Businesses should stay informed about the latest fraud trends and update their fraud prevention measures. This includes attending industry events, subscribing to newsletters and other publications, and networking with other business owners.

How Stripe can help

For modern businesses, defending themselves against fraud means adopting the right operational protocols and tech solutions, both in house and using third-party providers. For example, Stripe offers a variety of features and tools that can help businesses protect against merchant fraud.

  • Stripe Radar
    Stripe Radar is a powerful and comprehensive fraud detection solution that uses machine learning to identify and block fraudulent transactions. It analyses a variety of data points, such as the customer's location, device information and purchase history, to determine the likelihood of a transaction being fraudulent. If a transaction is flagged as high risk, Stripe can block it automatically or require additional verification steps, such as 3D Secure authentication.

  • Chargeback protection
    Chargebacks can be a major nuisance for businesses, especially when they result from fraudulent transactions. Stripe offers chargeback protection, which covers businesses against fraudulent chargebacks. If a chargeback occurs, Stripe will dispute it automatically on behalf of the business, saving them time and money.

  • Real-time transaction monitoring
    Stripe Radar provides real-time transaction monitoring, which uses machine learning to identify and flag suspicious transactions as they occur, such as those with high-value amounts or those made from high-risk locations. This decreases the amount of time between when a fraudulent transaction is attempted and when it's detected.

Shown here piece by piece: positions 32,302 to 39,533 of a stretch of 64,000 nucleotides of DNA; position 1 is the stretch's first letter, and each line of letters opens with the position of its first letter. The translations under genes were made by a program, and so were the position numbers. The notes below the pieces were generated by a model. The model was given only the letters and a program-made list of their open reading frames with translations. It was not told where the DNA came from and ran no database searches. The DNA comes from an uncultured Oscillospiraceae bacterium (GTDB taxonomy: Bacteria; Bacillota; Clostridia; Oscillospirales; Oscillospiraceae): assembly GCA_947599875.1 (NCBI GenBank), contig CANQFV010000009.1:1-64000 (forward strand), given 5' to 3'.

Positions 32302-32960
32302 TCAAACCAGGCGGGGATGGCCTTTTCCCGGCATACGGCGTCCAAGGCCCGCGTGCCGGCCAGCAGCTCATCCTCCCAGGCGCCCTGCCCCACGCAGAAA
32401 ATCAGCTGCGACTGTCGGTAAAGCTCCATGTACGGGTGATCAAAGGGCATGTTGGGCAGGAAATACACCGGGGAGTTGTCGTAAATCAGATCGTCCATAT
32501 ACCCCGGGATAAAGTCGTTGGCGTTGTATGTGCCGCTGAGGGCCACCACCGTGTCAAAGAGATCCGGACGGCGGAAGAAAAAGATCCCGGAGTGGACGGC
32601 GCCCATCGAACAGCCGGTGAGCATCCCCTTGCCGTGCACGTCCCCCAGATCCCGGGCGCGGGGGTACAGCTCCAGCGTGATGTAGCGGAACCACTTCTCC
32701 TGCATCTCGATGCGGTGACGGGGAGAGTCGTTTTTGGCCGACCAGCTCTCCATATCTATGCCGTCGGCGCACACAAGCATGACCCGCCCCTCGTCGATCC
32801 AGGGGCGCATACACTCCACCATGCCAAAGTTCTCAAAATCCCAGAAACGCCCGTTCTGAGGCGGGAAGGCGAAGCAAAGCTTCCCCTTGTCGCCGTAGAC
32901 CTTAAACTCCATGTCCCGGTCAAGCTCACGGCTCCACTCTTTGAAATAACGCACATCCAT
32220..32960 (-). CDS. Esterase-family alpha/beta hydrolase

• 3D Secure 2
    Stripe supports 3D Secure 2 (3DS2) on all payments APIs and Checkout, which allows businesses to apply 3D Secure to high-risk payments. 3DS2 is the main card authentication method used to meet Strong Customer Authentication (SCA) requirements in Europe and allows businesses to request exemptions to SCA.

  • Cutting-edge customer authentication
    For businesses that operate in Europe, customer authentication is another important consideration that Stripe upholds. SCA is a requirement of the European Union's Payment Services Directive 2 (PSD2). It requires customers to provide two-step authentication, such as a password or code, when making certain types of online payments. Stripe solutions support adherence to SCA, which can help businesses to prevent fraudulent transactions and reduce the risk of chargebacks.

  • Customisable fraud rules
    Stripe allows businesses to customise their fraud prevention rules to fit their specific needs. For example, businesses can set rules based on the customer's location, IP address or purchase history. This allows businesses to tailor their fraud prevention measures to their particular business model and risk profile.

Across the range of interlocking fraud protection solutions that Stripe offers, these fraud prevention and detection tactics and parameters are evolving constantly to keep up with new fraud trends and help businesses stay one step ahead of potential fraudulent actors. By partnering with Stripe, businesses have access to a best-in-class fraud strategy that performs across their entire commerce ecosystem, without needing to devote significant internal resources to manage it. Learn more here.

The content in this article is for general information and education purposes only and should not be construed as legal or tax advice. Stripe does not warrant or guarantee the accurateness, completeness, adequacy, or currency of the information in the article. You should seek the advice of a competent attorney or accountant licensed to practice in your jurisdiction for advice on your particular situation.